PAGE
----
‘Frenzy fills the night’: Netflix trailer for Diana musical panned in UK

London: “Flashbulbs fill the air, frenzy fills the night, a lonely girl aswirl, lost in blinding light.”

Those are the opening lyrics from the newly released trailer for Netflix’s Diana: The Musical, a production based on the “life and legacy” of the princess. And while the film of the Broadway production is not set to be released on the platform until next month, the musical is already causing quite a stir.

The controversial clip, which was shared by the streaming giant on Friday AEST, portrays numerous key events in the life of the princess – including her wedding to Prince Charles and the birth of Prince William – and explores her complex relationship with Britain’s royal family and the world’s media.

The musical was being previewed in the United States last year but performances were stopped when the coronavirus pandemic forced theatres to close. Netflix is now set to stream a film of the production, which will return to Broadway in December.

Scenes in the trailer depict the princess spinning around in circles, curtsying in front of reigning monarch Queen Elizabeth II and vowing to “light the world”. In one scene, a bemused Prince Charles clutches a newspaper – its front page reading: “Diana driven to five suicide bids by Charles.”

According to British tabloid the Daily Mail, the play’s script also features the Queen calling Diana “a tart,” along with the line: “in the old days we would have chopped off your head”.

The birth of Prince William is a key scene in the new musical. Credit:Facebook

On social media, some critics branded the idea “disrespectful” and “weird,” while others asked why, decades after the death of Diana in 1997, her life was still being so widely scrutinised and dramatised.

For years, Diana was forced to grapple with incessant hounding from the media. She died in a Paris car crash in 1997 while being pursued by the paparazzi.

Her second son, Prince Harry, has also had a difficult relationship with the media and has vowed to protect his wife, Meghan, and their family. In 2019, he said: “I will not be bullied into playing a game that killed my mum.”

While a few said they were looking forward to watching the new musical, many came to the same conclusion: nobody asked for this.

Judy Kaye, far left, plays the Queen in Diana: the Musical, alongside Erin Davie as Camilla Parker Bowles, Roe Hartrampf as Prince Charles and Jeanna de Waal as the eponymous star.Credit:Gavin Bond/O&MDKC via AP

British journalist Rebecca Reid labelled the trailer “the worst thing I’ve ever seen,” while royal commentator Richard Fitzwilliams told The Washington Post that the trailer “had a synthetic look as though it was a piece of merchandise, with Diana’s face on it”.

However, the story of Diana, who is still revered by many in the United Kingdom as “the people’s princess,” has continued to interest audiences – and producers.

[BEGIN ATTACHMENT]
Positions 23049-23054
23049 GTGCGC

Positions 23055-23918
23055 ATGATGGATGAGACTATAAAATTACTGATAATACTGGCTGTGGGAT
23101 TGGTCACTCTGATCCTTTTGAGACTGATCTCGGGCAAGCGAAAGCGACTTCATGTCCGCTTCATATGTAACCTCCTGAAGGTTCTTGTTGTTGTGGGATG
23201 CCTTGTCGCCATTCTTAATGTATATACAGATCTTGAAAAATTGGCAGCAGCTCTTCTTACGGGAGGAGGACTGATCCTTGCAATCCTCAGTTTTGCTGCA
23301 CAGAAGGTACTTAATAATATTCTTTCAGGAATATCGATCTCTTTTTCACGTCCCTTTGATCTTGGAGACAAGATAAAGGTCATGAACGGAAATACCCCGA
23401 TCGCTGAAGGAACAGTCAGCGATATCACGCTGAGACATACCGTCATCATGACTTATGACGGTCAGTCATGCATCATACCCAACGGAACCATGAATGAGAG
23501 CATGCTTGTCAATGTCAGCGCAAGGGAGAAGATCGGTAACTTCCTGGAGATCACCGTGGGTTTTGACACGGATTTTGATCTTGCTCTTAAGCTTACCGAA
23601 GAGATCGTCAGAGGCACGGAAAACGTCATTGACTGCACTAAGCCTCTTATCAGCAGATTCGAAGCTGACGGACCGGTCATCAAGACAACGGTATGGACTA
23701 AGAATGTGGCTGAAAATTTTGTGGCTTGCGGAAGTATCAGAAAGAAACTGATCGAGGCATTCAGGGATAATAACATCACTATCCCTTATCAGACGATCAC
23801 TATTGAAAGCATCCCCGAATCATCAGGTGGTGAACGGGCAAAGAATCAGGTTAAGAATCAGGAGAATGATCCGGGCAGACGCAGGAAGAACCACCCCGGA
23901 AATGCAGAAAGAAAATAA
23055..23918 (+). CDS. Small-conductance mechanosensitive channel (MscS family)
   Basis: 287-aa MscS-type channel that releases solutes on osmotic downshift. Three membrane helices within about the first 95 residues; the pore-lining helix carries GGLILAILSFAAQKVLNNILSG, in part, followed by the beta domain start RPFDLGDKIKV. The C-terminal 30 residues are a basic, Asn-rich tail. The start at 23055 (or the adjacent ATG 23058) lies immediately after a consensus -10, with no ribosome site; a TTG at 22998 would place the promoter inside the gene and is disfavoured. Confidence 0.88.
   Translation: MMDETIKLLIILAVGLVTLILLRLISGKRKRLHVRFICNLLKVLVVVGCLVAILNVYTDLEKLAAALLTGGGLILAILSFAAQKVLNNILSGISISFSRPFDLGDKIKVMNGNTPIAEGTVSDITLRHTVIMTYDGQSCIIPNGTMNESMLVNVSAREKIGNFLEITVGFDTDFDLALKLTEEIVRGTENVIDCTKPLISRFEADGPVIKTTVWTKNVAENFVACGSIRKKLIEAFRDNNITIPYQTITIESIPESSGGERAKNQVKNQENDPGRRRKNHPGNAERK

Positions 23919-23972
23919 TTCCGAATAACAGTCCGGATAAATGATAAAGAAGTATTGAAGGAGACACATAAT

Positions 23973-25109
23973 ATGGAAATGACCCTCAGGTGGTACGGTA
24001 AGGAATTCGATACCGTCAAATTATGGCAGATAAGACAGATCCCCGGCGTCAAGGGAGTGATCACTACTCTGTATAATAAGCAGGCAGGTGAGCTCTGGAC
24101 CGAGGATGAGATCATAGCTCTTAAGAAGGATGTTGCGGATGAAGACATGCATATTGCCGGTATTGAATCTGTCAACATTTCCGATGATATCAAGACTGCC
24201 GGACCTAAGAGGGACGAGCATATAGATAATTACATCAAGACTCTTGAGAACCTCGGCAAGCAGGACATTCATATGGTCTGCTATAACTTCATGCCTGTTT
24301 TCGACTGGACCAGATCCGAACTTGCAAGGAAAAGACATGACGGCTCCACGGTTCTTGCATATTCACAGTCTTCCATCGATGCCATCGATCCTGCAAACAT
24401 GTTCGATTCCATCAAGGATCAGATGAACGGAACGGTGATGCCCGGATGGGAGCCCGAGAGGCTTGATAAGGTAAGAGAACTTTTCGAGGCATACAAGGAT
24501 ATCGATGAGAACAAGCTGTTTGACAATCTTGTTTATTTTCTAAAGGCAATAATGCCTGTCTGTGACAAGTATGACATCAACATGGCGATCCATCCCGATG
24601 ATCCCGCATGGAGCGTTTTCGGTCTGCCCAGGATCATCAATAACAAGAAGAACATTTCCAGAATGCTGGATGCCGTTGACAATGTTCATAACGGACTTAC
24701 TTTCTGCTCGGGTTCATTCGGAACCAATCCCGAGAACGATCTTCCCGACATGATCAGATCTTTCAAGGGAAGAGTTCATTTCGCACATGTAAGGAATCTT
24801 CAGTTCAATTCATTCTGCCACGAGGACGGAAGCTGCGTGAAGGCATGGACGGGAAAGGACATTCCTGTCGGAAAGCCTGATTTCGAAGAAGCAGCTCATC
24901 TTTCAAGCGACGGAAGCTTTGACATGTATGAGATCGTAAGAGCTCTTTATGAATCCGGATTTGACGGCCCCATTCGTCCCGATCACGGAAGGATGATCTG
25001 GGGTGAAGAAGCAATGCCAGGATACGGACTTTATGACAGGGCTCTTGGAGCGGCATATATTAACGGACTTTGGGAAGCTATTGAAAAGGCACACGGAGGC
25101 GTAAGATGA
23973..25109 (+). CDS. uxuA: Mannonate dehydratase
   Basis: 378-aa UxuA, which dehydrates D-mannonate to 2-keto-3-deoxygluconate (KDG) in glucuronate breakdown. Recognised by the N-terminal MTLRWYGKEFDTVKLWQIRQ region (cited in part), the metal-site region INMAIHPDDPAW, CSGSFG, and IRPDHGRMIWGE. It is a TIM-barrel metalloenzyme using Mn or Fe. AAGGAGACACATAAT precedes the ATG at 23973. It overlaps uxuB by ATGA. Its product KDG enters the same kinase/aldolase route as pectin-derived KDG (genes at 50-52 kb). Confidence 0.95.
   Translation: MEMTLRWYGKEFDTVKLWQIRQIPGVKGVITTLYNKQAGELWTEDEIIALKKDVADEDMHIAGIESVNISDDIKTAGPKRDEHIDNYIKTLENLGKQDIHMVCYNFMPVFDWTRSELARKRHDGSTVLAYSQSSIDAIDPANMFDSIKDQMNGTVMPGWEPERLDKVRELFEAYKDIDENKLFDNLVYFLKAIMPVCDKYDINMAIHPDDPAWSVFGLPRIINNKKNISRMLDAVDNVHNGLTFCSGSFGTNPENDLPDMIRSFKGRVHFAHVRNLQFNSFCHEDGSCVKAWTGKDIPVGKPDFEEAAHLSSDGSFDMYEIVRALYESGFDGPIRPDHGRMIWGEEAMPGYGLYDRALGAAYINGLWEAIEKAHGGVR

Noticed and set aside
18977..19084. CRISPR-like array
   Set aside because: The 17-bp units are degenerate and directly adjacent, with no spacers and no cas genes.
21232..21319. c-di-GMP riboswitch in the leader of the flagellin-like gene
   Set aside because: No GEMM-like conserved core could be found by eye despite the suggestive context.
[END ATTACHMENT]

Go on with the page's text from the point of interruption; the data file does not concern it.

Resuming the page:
British actor Jeanna de Waal, who plays the star role in the musical, told The Daily Beast in an interview last year that the production was “done with tact,” and that the cast was “trying to portray a human story.”

“I feel such a responsibility to Diana, she’s so present and in the zeitgeist,” de Waal said, adding that “no one is playing a caricature purposefully”.

De Waal said she would love Diana’s sons, Prince William and Prince Harry, to see the musical but acknowledged “that watching me play their mother at dramatic moments in her life might be very upsetting for them.”

A dancing paparazzi chorus features as Diana sings about her relationship with the media. Credit:Netflix

Last year Netflix faced calls from the British government to add a disclaimer to hit-drama The Crown, in a bid to warn viewers that the series was not 100 per cent accurate, amid concerns that viewers would not realise that the series was, in fact, fiction.

“We have always presented The Crown as a drama – and we have every confidence our members understand it’s a work of fiction that’s broadly based on historical events,” Netflix said in a statement at the time.

Those brave enough to channel the princess through performance have faced mixed results.

Kristen Stewart stars in the biopic film Spencer which premiered at the Venice Film Festival last week. It appeared well-received by British media, with the Guardian and Telegraph London both giving it five-star reviews.

By contrast, Naomi Watts portrayed the princess in the 2013 film Diana, although she later admitted to Harper’s Bazaar that the movie took a “direction that was not the one I was hoping for” and referred to the experience as going down with a “sinking ship”.

In July, HBO Max angered some Brits as it released a trailer for a new satirical animated series titled The Prince, which portrayed the royal family as a collection of dysfunctional and egotistical tea drinkers raising their young children to be spoiled and brutish tyrants.

The Washington Post

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